Mets activate Reynolds for SS insurance

Flores takes over for injured Tejada in NLDS Game 3

Mets activate Reynolds for SS insurance

NEW YORK -- Like so many others, Matt Reynolds gasped when he saw Chase Utley broke Ruben Tejada's leg with a takeout slide Saturday in National League Division Series Game 2. Watching with several of his teammates in a hotel lobby in Port St. Lucie, Fla., Reynolds did not realize the implications of that injury until Logan Verrett looked over to him.

"Dude," Verrett said to Reynolds. "You may be going to New York."

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Two days later, the Mets indeed activated Reynolds for NLDS Game 3 at Citi Field, giving themselves a measure of shortstop insurance should anything happen to starter Wilmer Flores. Though Reynolds briefly returned home to Oklahoma after the Minor League season, the Mets instructed him to Florida in case of emergency. He received approximately seven at-bats in instructional league games there before flying to New York

Game Date Matchup
Gm 1 Oct. 9 NYM 3, LAD 1
Gm 2 Oct. 10 LAD 5, NYM 2
Gm 3 Oct. 12 NYM 13, LAD 7
Gm 4 Oct. 13 LAD 3, NYM 1
Gm 5 Oct. 15 NYM 3, LAD 2

"We needed to protect ourselves," manager Terry Collins said, indicating it's unlikely Reynolds will play under normal game circumstances. "The kid's first game in the big leagues is Game 3 with 48,000 people screaming. Putting him in for defense in the ninth inning? I'm not sure that's going to fly."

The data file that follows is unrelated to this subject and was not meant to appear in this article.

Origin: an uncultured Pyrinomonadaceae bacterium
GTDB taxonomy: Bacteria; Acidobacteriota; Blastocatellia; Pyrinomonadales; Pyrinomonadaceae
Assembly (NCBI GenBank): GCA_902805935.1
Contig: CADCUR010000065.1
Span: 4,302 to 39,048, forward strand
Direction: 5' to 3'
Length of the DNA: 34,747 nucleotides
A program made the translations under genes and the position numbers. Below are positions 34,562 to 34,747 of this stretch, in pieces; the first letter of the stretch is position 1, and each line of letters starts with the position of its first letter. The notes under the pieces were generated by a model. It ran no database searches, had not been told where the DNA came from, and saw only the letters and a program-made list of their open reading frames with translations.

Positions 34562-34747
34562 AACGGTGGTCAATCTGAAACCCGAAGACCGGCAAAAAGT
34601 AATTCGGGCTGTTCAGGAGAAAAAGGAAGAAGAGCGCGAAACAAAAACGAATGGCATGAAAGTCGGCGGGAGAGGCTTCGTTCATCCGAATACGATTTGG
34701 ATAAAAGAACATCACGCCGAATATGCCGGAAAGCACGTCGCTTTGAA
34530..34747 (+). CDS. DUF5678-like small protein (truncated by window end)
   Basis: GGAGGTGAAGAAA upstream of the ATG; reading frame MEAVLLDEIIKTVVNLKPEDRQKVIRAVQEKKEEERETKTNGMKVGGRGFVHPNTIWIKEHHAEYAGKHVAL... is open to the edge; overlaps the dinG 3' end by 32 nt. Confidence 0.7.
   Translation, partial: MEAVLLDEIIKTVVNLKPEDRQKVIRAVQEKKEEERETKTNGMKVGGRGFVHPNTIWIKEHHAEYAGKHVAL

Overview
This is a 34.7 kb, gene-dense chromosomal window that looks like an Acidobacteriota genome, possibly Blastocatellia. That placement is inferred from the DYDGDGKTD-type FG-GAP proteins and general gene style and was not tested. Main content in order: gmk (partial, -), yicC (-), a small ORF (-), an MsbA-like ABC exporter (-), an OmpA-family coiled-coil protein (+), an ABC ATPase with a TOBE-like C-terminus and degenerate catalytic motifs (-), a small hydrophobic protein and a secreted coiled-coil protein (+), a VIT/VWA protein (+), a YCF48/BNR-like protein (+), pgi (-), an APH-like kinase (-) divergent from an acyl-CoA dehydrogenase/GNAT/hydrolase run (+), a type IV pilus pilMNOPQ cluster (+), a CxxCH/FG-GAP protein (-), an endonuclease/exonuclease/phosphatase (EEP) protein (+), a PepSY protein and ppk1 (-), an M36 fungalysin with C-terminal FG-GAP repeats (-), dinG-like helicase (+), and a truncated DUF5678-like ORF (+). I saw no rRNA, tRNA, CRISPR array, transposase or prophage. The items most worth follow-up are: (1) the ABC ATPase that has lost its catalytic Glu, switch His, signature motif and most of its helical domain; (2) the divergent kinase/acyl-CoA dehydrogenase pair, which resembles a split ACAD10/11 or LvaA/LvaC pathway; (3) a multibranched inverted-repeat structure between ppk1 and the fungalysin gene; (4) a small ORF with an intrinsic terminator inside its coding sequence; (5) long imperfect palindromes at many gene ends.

Still, the NLDS should be an eye-opening experience for Reynolds, who struggled at Triple-A Las Vegas this summer after nearly making the team out of Spring Training.

"It's kind of not how I wanted it, because Ruben got hurt," Reynolds said. "But that's what this business is. I'm just excited to be a part of this team, and do whatever I can to help us win.

"Honestly, I really don't feel that nervous. I just keep telling myself it's the same game, just a bigger stage. It's going to be fun."

Anthony DiComo is a reporter for Follow him on Twitter @AnthonyDiComo and Facebook, and listen to his podcast. This story was not subject to the approval of Major League Baseball or its clubs.